Friday, August 2, 2013

I Used to Could, But Now I Can't

Colloquialisms are informal words or phrases that often are regionally specific.  Colloquialisms, while acceptable in conversations, have no place in formal writing, legal or otherwise.  Below are some common colloquial phrases that should be avoided:

We know for sure the accident was caused by the defendant’s negligence. 
“For sure” is a colloquialism that should either be replaced with “for certain,” or removed altogether. 

It is like the contract never existed. 
“Like” should be avoided.  Replace “like” with “as if.”

The plaintiff use to golf prior to the accident. 
“Use to” is never appropriate—the correct phrase is “used to.”

The defendant could of/would of/should of avoided the accident. 
Replace “of” with “have.”  The defendant could have/would have/should have avoided the accident.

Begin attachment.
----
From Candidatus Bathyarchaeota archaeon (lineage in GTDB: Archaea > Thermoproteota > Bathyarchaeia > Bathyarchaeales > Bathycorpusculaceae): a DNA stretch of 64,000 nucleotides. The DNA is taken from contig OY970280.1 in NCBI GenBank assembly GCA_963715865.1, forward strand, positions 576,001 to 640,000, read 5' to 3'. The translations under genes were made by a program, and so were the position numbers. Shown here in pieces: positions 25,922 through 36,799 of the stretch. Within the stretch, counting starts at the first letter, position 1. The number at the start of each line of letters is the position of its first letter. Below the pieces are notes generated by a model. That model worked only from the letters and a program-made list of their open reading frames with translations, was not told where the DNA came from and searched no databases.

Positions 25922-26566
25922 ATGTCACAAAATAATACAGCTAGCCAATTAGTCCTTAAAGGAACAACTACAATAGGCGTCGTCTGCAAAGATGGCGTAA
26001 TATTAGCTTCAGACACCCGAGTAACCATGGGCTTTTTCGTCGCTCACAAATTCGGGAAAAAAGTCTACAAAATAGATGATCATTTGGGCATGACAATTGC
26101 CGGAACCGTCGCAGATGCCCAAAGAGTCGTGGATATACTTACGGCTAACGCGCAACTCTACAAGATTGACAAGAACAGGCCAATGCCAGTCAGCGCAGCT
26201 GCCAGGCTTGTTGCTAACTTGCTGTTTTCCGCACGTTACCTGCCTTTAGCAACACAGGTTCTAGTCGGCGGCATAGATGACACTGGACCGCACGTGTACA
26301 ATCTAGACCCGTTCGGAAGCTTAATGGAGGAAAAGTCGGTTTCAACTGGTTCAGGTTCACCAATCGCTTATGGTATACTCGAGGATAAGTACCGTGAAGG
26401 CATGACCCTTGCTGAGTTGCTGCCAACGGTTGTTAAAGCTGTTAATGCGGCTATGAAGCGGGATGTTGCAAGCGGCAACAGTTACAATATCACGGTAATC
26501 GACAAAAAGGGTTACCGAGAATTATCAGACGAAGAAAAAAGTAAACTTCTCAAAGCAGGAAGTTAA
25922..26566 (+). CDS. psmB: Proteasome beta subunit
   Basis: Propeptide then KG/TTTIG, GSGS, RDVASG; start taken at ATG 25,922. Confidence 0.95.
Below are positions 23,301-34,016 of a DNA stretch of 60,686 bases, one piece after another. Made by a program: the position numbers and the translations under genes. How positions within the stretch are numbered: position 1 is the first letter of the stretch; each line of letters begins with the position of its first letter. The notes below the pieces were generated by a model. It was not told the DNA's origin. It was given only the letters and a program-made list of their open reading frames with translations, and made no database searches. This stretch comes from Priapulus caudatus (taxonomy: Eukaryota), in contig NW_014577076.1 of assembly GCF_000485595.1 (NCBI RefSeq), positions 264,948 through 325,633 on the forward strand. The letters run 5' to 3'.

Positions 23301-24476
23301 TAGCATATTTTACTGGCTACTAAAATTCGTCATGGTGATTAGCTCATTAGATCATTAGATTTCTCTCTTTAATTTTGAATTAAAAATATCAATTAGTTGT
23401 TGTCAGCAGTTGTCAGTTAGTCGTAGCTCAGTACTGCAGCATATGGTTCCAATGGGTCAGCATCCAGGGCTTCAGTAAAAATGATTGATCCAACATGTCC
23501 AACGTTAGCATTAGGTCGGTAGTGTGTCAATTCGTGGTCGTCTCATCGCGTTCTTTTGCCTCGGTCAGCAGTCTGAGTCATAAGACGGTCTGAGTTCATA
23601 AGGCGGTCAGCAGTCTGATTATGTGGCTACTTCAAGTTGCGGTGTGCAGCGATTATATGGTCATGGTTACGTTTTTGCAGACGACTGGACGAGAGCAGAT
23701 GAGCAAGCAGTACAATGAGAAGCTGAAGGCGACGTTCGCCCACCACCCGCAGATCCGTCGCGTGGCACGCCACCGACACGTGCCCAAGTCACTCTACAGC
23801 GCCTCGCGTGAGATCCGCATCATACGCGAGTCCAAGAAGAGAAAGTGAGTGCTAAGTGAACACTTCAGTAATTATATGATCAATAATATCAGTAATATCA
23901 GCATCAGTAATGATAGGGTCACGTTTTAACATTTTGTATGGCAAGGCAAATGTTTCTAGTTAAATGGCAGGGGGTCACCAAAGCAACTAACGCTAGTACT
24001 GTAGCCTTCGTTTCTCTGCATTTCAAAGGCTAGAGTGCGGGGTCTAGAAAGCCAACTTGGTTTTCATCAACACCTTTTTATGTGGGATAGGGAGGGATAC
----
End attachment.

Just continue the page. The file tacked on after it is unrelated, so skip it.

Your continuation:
At the time of his death, the decedent was caring for three kids. 
“Kids” are baby goats.  Use “children” when referring to human offspring.

The defendant was pretty angry after the victim pushed the defendant’s girlfriend.
You should avoid “pretty” and stick to more formal words, such as “relatively,” “fairly,” and “quite,” or simply remove altogether.

There were an awful lot of people affected by the defendant’s conduct.
“Awful lot” should be replaced with “many,” a synonym of “many,” or a specific number.

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